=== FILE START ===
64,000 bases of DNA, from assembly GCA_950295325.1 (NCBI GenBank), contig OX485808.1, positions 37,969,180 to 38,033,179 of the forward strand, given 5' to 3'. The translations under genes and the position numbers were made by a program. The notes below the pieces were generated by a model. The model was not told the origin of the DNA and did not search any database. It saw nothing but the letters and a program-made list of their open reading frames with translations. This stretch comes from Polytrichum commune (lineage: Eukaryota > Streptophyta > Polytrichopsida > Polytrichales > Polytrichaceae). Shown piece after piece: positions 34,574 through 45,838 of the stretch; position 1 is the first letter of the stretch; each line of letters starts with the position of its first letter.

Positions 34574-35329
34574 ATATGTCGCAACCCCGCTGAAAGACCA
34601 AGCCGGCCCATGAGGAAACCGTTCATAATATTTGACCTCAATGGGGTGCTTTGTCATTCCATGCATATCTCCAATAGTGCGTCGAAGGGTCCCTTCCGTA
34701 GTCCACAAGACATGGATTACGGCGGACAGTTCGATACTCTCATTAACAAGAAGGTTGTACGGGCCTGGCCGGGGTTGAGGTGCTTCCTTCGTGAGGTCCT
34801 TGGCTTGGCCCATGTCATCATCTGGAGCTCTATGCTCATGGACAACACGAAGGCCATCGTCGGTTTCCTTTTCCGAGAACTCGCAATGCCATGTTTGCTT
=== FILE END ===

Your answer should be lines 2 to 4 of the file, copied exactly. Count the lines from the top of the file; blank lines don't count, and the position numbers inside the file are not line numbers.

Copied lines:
Positions 34574-35329
34574 ATATGTCGCAACCCCGCTGAAAGACCA
34601 AGCCGGCCCATGAGGAAACCGTTCATAATATTTGACCTCAATGGGGTGCTTTGTCATTCCATGCATATCTCCAATAGTGCGTCGAAGGGTCCCTTCCGTA